Evaluating an Online Intervention to Enhance Knowledge, Confidence and Skills in Undergraduate Students’ Responses to Bereaved Peers

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Hill, Erin
O'Brien, Karen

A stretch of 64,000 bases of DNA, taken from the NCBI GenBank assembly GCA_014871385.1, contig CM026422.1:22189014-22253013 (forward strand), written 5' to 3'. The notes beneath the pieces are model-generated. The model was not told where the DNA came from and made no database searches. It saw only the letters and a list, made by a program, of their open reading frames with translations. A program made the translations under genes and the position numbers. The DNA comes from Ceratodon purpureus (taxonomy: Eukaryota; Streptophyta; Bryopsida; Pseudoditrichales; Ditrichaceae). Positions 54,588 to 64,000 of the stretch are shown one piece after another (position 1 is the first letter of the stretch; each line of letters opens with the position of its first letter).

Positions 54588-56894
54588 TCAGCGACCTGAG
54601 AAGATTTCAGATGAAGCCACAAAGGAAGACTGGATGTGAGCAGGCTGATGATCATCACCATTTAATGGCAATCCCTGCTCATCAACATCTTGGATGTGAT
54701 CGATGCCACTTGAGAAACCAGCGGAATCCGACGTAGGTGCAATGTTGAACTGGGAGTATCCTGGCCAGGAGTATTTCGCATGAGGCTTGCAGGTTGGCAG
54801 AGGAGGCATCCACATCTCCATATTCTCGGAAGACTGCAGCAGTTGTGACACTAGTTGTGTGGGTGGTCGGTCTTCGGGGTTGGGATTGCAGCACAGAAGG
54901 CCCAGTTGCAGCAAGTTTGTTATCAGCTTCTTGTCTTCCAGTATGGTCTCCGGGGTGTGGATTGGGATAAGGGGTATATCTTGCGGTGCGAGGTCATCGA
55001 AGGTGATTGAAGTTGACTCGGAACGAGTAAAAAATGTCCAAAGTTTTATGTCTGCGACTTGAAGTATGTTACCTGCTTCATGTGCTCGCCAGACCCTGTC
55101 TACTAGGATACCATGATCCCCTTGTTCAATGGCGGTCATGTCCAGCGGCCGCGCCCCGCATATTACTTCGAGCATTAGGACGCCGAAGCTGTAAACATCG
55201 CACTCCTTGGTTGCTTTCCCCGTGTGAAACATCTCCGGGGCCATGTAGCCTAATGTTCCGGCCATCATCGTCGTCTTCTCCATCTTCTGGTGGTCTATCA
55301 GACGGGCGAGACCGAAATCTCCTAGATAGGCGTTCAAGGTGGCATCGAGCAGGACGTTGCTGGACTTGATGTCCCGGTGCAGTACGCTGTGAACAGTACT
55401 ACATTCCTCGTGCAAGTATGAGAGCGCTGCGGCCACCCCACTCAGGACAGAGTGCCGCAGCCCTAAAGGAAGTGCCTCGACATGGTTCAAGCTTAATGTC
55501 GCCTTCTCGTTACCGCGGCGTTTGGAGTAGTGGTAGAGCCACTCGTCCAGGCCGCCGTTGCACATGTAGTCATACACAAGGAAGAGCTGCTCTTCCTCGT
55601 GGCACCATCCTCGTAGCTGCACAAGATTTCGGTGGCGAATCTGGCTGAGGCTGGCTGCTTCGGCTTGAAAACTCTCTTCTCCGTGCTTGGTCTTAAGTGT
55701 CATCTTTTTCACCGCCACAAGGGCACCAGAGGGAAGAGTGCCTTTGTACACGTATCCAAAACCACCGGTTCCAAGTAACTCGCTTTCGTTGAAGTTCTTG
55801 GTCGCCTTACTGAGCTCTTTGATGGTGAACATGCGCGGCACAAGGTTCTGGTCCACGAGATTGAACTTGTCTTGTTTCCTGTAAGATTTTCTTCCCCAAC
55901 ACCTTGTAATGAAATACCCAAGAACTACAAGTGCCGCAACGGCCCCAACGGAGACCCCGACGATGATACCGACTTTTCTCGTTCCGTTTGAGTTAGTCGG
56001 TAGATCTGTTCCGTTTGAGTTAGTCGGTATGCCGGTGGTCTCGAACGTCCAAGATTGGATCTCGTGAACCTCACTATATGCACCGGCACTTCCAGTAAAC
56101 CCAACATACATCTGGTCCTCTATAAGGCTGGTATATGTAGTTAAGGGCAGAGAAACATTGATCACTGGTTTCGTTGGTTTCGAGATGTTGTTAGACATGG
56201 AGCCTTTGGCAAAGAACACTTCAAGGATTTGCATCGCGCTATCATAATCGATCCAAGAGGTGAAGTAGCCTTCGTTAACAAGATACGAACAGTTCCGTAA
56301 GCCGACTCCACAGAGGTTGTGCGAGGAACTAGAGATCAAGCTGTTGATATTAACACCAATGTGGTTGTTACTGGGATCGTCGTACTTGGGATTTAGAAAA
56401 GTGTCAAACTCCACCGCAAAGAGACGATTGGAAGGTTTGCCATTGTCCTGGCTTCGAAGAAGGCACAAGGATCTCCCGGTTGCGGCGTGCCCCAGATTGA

The purpose of this study was to conduct a randomized controlled trial to assess the efficacy of CARES, an online intervention developed to educate undergraduate students about how to communicate in person and over text with friends who experienced the death of someone close to them. College students (N=231) were randomly assigned to one of three conditions: (1) the CARES intervention, (2) a website containing information about grief and loss, or (3) a control condition. Participants completed pre- and post-test quantitative and qualitative measures to assess (1) knowledge of grief, appropriate responses to grieving peers, and resources available for grieving college students, (2) confidence in ability to communicate effectively with grieving peers, and (3) skills in communicating effectively with bereaved friends. The results indicated that students who participated in the CARES intervention had the greatest knowledge regarding grief and appropriate communication with grieving peers when compared to participants in the website and control conditions (when controlling for pre-test scores). In addition, students receiving the intervention were more confident in their ability to help a grieving peer and had the greatest skill in communicating with a grieving peer, when compared to participants in the website and control conditions. No differences were found in knowledge of common signs of grief or knowledge of resources. Thus, the CARES intervention has potential for educating undergraduates about effective communication with their grieving peers.